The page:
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Re: Exiting times for us distro hoppers!

Postby choupique on Thu Apr 24, 2008 12:44 pm

I'm sending this post from work using Ubuntu 8.04 LTS. Gnome 2.22.1 is smooth, and this was one of the easiest setups I've ever done.

Graphics seem to have improved yet again. Yes, I kept the new background (swirls w/brown), but eliminated the big heron. :)
Firefox 3 b5 runs well, and the integrated Gnome look on the programs is great - icons, boxes, fonts, etc. OpenOffice 2.4 also looks better, and loaded faster for me.
Sound and graphics on this pc (Pent.D 2.8 w/1gig, onboard intel graphics, sigmatel sound) all recognized and loaded without problem.

From my first impressions, Mint 5 will have a beautiful & smooth base - can't wait!
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Re: Exiting times for us distro hoppers!

Postby MagnusB on Thu Apr 24, 2008 12:57 pm

allforcarrie wrote:With untu 8.04 out That means mint 5 is soon to follow.

Sorry, 8.04 is just out as a RC, not a stable release, Mint will only come after a stable release of Ubuntu.
And I installed OpenSuSE 11 today, picked KDE4, regretted that the second I booted into it, in fact, I actually hope that KDE 3.5.x will be supported for many years..
But instead I decided to see how Mandriva fared against a computer that needed a bit more configuring, namely my HP laptop, which requires both nVidia driver, ndiswrapper and the removal of bcm43xx/ssb.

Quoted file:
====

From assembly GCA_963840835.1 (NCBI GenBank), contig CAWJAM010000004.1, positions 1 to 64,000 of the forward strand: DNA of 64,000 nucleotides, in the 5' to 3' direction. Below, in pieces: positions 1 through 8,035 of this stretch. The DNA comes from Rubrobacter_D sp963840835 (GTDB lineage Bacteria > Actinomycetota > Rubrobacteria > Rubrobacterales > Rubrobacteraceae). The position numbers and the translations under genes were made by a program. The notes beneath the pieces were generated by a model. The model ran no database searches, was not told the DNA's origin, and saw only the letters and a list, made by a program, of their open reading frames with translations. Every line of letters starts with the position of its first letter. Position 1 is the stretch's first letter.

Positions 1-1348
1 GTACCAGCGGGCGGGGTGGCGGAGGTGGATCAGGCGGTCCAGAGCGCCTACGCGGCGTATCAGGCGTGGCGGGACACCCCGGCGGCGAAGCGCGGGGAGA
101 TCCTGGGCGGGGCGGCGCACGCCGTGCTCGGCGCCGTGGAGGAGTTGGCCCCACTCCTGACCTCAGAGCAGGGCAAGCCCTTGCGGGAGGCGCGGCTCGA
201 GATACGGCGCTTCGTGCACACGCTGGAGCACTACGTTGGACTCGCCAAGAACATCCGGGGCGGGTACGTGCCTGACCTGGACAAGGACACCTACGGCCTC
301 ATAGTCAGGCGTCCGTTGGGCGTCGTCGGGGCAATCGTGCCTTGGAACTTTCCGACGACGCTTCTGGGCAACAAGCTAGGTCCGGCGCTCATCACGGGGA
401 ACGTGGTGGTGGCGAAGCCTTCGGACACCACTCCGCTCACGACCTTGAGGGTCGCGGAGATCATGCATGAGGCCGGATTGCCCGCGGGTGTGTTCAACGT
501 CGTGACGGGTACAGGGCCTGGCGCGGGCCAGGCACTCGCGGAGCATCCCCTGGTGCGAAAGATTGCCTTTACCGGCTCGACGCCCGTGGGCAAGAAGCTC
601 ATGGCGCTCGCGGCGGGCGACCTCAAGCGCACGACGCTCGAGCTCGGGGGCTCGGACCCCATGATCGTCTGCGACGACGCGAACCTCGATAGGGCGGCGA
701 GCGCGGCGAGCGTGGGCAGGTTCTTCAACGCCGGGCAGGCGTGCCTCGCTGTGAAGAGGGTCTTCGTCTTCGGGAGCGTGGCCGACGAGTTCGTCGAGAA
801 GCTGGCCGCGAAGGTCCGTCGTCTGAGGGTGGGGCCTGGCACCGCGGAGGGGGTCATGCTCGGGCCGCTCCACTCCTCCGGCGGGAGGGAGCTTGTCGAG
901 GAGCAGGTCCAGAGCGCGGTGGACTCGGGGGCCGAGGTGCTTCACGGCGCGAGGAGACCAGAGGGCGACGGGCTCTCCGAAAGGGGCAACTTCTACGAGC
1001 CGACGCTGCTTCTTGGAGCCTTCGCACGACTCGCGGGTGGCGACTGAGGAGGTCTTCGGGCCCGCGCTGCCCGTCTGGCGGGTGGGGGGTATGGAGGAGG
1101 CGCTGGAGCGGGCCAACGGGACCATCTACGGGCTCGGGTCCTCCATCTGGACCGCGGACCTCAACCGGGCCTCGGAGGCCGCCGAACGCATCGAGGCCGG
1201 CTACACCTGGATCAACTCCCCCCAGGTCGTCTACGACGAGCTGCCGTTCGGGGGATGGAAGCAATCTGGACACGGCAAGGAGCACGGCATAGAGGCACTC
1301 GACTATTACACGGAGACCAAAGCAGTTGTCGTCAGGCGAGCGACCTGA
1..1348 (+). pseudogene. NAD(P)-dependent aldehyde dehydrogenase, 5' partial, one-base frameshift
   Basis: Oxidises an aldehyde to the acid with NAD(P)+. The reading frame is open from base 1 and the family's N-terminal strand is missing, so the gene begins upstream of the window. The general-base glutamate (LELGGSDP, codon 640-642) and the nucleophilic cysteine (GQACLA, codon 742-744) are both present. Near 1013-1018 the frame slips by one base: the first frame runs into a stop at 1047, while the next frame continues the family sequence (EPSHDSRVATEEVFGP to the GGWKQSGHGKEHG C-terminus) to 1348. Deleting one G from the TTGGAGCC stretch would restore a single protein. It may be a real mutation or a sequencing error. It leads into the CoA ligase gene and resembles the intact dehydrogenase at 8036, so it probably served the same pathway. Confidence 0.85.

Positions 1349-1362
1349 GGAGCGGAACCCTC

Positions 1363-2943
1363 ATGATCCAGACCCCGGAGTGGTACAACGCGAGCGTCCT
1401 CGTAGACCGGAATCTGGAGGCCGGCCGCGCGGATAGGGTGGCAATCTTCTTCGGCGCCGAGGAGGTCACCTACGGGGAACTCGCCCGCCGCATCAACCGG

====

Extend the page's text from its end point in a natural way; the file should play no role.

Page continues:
So I boot into the live CD, go through the initial configuration (I was wrong above, you only configure locales when you log in, language, keyboard layout etc), then start the Mandriva control panel immediately after the desktop is loaded. First thing I notice is that the resolution is all wrong, so I go to fix that, change the screen size, select correct resolution, test the configuration, see that it works, and save it. It even looks like the CD included the nVidia driver (this was One, the free as in beer edition),
Next up ndiswrapper. Start the network configuration tool, select to configure a wireless device, select detected device, and choose to use ndiswrapper. Then I get a warning that there already is a module loaded for the card, but I still want ndiswrapper and continue on selecting my inf file, save. The utility restarts the device, and voilá, I got wireless, first time off a live CD on this laptop! I then go on to configure AP, WEP key etc.
After that I select to install, chose to use existing partitions and, with a smile, select the very same partition I installed OpenSuSE with KDE4 earlier, and let it do it's thing :)
Reboot and set up root account and users, and when I finally got to my desktop I am connected to my AP, screen resolution is right and it even kept a few tweaks I made to the taskbar on the panel!! The whole procedure took about 1 hr, that is including install time, and I usually use 10 - 20 mins configuring this laptop post installation just to get wireless working. Now I am off to test out if the nVidia proprietary driver really is loaded, because when I try to modinfo it I only get module not found.
So far I am overly impressed with the ease of use of Mandriva, and how the installer handles live session configurations as well, it even kept a folder I created in /media to mount my usb pen drive, as I couldn't get Firefox or Konqueror to launch in the live session...
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Re: Exiting times for us distro hoppers!

Postby rivenought on Thu Apr 24, 2008 1:30 pm